- Stock buybacks have driven a significant portion of returns over the past decade. If the political climate swings the pendulum from capital to labor, that could lower valuations for stocks.
- With the market up 30% from the lows, many are wondering if the Fed is creating asset price inflation. Taking a look at history may reveal some answers.
The longevity of the stock market's recovery from the COVID crisis will depend in part on what happens between the balance of capital and labor, in my view.
In recent years, the US market has rewarded the owners of capital (shareholders), and many believe that this came at the expense of labor (hence populism). If the current crisis swings that pendulum back to labor, as happened decades ago in Japan and Europe, then that could have negative implications for share buybacks and, therefore, the payout to shareholders and, therefore, stock valuation. The US trades at a price-to-earnings ratio (P/E) of 20x while Japan and Europe trade at 14x. It's a big gap.
So from here on, we need to watch what happens to the political climate (this being an election year), and what impact that is likely to have on share buybacks. Depending on the regulatory environment, the government could outlaw or penalize share buybacks. Companies that are getting financial assistance during the COVID-19 crisis are already being prevented from buying back shares. The same is happening in Europe.
About the expert
Jurrien Timmer is the director of global macro in Fidelity's Global Asset Allocation Division, specializing in global macro strategy and active asset allocation. He joined Fidelity in 1995 as a technical research analyst.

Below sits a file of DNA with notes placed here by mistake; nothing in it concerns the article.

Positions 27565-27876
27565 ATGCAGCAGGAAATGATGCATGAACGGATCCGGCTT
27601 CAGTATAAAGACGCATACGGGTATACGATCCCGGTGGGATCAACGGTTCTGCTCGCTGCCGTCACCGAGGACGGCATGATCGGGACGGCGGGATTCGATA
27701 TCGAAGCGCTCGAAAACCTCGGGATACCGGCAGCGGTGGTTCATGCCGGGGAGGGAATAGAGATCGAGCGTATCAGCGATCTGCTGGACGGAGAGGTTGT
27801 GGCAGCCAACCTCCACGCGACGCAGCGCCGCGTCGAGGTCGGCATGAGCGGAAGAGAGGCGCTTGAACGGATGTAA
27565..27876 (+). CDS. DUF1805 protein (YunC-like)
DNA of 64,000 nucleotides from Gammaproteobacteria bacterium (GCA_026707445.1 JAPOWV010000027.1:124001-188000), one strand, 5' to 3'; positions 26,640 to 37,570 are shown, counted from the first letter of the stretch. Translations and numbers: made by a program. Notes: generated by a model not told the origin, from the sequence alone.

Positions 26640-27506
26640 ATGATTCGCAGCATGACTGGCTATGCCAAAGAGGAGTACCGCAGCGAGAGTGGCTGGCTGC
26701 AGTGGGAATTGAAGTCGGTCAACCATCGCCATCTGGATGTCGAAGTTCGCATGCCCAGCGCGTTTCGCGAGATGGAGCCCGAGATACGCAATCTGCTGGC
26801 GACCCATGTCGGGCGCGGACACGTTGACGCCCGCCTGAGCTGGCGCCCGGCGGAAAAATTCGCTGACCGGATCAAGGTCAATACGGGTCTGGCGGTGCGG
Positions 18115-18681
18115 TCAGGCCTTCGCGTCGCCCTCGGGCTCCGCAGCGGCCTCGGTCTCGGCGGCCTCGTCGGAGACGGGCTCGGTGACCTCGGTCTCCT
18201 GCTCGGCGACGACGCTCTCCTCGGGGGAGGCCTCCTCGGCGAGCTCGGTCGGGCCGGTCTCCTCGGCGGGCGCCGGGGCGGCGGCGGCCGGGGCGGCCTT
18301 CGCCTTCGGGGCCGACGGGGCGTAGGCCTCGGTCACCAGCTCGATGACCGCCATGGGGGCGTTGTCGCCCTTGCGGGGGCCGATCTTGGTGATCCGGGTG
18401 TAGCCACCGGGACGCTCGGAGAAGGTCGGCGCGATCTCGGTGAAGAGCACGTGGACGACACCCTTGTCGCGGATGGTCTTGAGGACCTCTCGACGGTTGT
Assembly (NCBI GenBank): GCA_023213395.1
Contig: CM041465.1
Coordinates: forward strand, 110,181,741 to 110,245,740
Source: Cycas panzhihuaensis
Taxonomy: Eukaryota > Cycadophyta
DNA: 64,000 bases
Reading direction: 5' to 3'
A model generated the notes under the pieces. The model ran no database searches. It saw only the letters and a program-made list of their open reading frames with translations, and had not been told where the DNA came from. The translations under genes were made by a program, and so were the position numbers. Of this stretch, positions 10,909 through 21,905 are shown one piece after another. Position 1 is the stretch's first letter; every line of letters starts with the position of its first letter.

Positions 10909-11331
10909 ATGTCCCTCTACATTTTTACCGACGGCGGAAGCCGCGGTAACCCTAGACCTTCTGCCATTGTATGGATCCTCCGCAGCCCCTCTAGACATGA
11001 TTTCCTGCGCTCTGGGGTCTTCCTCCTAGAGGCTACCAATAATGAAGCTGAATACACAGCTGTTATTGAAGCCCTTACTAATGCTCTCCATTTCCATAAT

So how are buybacks doing? So far this year the numbers are tracking about average as compared to the past 17 years. As I have pointed out in the past with my discounted cash flow model,* buybacks (or the payout ratio) have a large impact on the value of equities. So getting this right will be critical.
If we stay on this course (which is a big if, of course), it suggests that we will get around $550 billion in buybacks this year for the S&P 500. If I plug that number into my discounted cash flow model, I get a scenario very much consistent with my "Swoosh" recovery scenario (around 2,600 for the S&P 500).
Is the Fed inflating the value of assets?
The market is hanging in there for now, but how much is driven by the perceived Fed-induced asset price inflation? Most periods of quantitative easing (QE) have produced meaningful P/E expansion.
That is the idea, after all, behind QE—to force investors out of the risk-free asset and into riskier parts of the market. If that shift is not supported by an improvement in the real economy, then by definition it's a form of asset price inflation that drives the P/E multiple higher.
And if the Fed is printing a lot of money via QE, then the purchasing power of the fiat currency (the US dollar) should go down. That's the theory, at least.
It's important to distinguish between inflation in the real economy (wages, oil prices, etc.) and financial asset inflation. Financial asset inflation is, by definition, good for stocks, but could create an overvaluation if not supported by an improving economy. So when asset price inflation ends as the Fed steps away, it could leave the market vulnerable to correction. In the charts below, I've shown the stock market priced in dollars and gold. The latter can show hints of asset price inflation.
So let's dig into some history and see what we can learn about asset price inflation (or deflation) and the so-called money illusion that some accuse the Fed of creating today.